American doctors’ freewheeling willingness to hand out opiate-based pain pills like party favors killed Prince and handed Donald Trump the White House. Now, with opiate sales quadrupling since 1999 and two million Americans hooked on pain pills—and Trump in nominal “control” of an America in which there is no Prince—doctors are suggesting that maybe they made a mistake. Maybe massage or acupuncture might have worked just as well as a pill.
Or, instead of highly addictive pharmaceuticals that would herald a return of cheap heroin, mindfulness and meditation—or a heat wrap. Just not pills. Try those last.
Vox picked up on a review from the American College of Physicians, published in the Annals of Internal Medicine on Tuesday, in which these non-pharmaceutical treatments for acute and chronic back pain were recommended over any kind of pill. Pills, and specifically opioids, should be a “last resort,” for a very obvious reason: They don’t really work.
In fact, according to the physicians’ article, there’s “moderate-quality evidence that strong opioids” are only marginally more effective than a placebo. Yes, the substance killing people and giving Donald Trump license to wage a new War on Drugs is just one hair more valuable to medicine than jellybeans.
Lower back pain is one of the most common reasons for Americans to seek medical attention as well as the leading reason why people miss work around the world, according to researchers. Conveniently, doctors also aren’t really sure what causes the most common form of lower back pain they see.
“Nonspecific low back pain” is not associated with an injury or a medical condition like osteoporosis or a pinched nerve, though as medical professor Roger Chou told Vox, people who are overweight, depressed, suffer from anxiety or smoke cigarettes tend to suffer from pain more often.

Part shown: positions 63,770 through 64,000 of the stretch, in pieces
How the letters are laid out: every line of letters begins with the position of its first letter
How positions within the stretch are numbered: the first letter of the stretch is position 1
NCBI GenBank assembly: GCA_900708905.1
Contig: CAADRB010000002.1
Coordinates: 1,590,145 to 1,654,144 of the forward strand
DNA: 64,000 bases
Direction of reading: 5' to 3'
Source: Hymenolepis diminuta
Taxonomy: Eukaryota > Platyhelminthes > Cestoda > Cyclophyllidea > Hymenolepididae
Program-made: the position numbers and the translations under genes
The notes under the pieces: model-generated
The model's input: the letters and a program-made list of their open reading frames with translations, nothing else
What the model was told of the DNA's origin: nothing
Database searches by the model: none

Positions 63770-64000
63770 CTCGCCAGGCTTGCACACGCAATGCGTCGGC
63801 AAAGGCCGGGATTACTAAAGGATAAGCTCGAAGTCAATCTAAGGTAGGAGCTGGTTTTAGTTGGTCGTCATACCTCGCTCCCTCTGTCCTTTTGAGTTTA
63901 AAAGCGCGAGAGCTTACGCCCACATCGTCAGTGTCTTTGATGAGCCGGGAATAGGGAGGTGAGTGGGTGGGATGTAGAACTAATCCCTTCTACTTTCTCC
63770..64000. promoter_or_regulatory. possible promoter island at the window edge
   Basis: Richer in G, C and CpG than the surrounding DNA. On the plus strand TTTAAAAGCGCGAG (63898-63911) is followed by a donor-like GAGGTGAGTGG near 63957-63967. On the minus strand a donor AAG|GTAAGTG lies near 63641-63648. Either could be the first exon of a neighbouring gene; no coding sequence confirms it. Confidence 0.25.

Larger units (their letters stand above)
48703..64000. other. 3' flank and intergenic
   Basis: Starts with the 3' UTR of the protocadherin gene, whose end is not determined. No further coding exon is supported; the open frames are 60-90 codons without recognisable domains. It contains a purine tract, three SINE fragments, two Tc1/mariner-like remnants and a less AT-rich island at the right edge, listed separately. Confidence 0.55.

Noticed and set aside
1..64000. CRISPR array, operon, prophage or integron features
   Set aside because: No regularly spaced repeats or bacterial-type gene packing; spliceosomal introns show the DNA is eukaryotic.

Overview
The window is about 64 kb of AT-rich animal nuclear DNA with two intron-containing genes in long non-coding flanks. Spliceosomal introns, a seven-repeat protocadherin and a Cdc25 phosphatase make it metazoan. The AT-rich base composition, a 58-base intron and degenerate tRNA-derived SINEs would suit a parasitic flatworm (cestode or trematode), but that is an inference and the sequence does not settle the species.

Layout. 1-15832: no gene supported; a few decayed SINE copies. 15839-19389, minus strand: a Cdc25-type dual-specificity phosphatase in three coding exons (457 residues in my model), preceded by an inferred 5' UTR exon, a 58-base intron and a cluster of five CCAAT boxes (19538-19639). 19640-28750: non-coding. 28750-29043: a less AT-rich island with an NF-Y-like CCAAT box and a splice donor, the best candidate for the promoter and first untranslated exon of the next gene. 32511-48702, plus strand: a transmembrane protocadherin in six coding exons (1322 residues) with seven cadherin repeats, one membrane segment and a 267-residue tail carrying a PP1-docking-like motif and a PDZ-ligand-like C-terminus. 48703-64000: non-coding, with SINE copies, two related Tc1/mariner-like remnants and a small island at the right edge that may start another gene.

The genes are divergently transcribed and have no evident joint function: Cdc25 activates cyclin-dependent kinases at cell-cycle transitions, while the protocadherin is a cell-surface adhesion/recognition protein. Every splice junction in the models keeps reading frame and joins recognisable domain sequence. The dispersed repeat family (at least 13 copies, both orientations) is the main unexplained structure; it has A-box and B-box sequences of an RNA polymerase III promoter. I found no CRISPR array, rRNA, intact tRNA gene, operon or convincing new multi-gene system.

Pain can generally be divided into three categories, depending on length of suffering: acute (no more than four weeks), subacute (up to 12 weeks) or chronic (12 weeks or more). According to the review in Annals of Medicine, acute or subacute pain will “improve over time regardless of treatment.” For these patients, heat application should be tried first, then massage, acupuncture or maybe even a trip to the chiropractor. If that doesn’t work, only then should a patient turn to anti-inflammatory drugs like ibuprofen or a muscle relaxant.
Patients with chronic back pain should also try moving around first: “exercise,multidisciplinary rehabilitation, acupuncture, [and] mindfulness-based stress reduction” are all recommended ahead of pills. It may sound counter-intuitive to be told to stretch or work your back if it hurts, but apparently it works.
“Clinicians should only consider opioids as an option in patients who have failed the aforementioned treatments and only if the potential benefits outweigh the risks for individual patients and after a discussion of known risks and realistic benefits with patients,” the researchers wrote.
Researchers do admit that the evidence supporting some of the “alternative” therapies, like yoga or tai chi, are thin (low to moderate, in their vernacular) and may not work for everyone. They also carry risk factors no more serious than an unused yoga mat rather than, say, the carnage of a rampant overdose crisis and a toxic margarine tub as president of the United States.
You may ask yourself: Why did it take us this long to come to this obvious conclusion? Surely it has nothing to do with opiates being a $24 billion market, with Americans—five percent of the world’s population—consuming 80 percent of the world’s pain pills.